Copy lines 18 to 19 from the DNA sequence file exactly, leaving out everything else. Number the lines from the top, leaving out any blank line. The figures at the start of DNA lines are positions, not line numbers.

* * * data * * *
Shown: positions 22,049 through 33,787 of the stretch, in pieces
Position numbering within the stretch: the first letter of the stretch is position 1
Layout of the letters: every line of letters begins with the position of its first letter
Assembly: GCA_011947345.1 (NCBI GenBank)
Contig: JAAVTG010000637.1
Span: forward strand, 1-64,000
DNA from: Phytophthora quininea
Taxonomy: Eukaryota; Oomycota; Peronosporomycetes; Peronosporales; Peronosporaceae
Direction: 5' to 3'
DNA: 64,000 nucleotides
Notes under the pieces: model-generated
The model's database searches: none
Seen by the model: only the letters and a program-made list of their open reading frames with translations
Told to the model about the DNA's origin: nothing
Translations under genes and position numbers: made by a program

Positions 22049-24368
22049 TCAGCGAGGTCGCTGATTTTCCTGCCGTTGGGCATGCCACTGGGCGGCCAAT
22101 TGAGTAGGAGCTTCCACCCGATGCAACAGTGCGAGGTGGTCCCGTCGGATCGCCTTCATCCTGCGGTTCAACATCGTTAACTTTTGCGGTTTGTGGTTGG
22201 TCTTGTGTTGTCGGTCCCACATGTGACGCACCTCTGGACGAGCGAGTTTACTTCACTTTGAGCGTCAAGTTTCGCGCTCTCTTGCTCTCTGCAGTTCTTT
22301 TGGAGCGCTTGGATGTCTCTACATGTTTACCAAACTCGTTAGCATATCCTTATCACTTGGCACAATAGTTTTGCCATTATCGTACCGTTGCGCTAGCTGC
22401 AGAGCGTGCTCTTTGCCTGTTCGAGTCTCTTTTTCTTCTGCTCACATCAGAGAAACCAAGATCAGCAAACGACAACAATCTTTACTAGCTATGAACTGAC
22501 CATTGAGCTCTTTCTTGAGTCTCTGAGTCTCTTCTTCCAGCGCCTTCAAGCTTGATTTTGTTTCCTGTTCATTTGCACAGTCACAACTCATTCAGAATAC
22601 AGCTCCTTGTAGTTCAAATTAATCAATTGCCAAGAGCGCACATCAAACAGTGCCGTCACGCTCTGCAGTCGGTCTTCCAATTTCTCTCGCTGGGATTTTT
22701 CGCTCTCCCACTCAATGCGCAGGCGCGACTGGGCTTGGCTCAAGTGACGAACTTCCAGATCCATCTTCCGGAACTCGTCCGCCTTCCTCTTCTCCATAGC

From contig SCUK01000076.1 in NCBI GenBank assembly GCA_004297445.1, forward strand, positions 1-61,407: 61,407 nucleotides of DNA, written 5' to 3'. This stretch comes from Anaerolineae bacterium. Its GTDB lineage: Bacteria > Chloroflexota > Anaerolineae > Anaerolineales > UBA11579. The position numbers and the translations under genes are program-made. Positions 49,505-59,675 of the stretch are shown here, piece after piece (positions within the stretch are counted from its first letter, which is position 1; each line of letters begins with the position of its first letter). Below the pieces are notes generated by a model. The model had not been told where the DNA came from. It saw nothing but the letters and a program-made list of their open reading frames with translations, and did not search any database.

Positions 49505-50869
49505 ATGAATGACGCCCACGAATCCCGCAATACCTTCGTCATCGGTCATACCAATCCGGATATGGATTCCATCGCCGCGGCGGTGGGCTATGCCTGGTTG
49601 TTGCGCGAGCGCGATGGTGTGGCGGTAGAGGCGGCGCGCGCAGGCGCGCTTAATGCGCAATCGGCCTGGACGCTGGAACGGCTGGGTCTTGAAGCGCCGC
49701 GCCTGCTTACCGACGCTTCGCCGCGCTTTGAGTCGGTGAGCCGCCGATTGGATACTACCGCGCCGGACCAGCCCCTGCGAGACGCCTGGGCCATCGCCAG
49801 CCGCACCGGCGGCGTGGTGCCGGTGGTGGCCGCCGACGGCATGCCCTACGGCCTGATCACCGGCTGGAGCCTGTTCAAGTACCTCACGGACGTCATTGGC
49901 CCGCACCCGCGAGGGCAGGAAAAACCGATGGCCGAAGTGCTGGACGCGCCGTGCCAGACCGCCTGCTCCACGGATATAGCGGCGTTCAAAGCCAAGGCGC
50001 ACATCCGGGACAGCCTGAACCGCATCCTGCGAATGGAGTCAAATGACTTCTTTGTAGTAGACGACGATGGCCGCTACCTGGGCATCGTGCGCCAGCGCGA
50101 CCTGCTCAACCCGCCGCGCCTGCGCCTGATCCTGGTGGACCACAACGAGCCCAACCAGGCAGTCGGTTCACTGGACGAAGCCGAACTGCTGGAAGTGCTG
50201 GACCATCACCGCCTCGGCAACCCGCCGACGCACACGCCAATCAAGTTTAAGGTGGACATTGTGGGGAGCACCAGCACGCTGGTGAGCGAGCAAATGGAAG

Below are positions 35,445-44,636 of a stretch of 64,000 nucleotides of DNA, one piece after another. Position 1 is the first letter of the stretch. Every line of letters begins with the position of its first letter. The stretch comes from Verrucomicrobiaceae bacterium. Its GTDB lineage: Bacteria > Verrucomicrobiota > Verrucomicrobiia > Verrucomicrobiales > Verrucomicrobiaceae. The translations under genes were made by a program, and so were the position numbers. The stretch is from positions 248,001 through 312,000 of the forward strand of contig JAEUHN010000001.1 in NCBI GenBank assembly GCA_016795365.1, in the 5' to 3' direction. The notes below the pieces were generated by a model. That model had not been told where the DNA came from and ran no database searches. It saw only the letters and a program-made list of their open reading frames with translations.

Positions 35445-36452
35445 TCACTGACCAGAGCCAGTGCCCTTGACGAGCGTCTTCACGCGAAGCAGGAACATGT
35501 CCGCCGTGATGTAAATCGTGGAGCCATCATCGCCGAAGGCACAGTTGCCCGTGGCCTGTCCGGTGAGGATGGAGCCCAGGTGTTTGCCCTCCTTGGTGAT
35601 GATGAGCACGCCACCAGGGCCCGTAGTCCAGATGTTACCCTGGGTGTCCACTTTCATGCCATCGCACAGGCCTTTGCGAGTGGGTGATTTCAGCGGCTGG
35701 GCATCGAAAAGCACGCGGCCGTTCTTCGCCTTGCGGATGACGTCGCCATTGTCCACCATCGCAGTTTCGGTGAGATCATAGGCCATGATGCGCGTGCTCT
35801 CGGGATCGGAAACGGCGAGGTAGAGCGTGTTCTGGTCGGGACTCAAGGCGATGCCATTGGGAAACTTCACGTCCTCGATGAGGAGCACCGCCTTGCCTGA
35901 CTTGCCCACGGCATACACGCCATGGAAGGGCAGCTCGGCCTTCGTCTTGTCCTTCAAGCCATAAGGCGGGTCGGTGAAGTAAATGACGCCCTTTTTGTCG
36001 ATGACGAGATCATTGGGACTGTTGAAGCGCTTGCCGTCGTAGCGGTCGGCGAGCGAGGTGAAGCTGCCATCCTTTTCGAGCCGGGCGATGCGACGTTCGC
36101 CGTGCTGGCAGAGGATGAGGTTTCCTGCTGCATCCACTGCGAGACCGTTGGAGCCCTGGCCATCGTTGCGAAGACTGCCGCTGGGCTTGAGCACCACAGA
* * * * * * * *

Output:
22101 TGAGTAGGAGCTTCCACCCGATGCAACAGTGCGAGGTGGTCCCGTCGGATCGCCTTCATCCTGCGGTTCAACATCGTTAACTTTTGCGGTTTGTGGTTGG
22201 TCTTGTGTTGTCGGTCCCACATGTGACGCACCTCTGGACGAGCGAGTTTACTTCACTTTGAGCGTCAAGTTTCGCGCTCTCTTGCTCTCTGCAGTTCTTT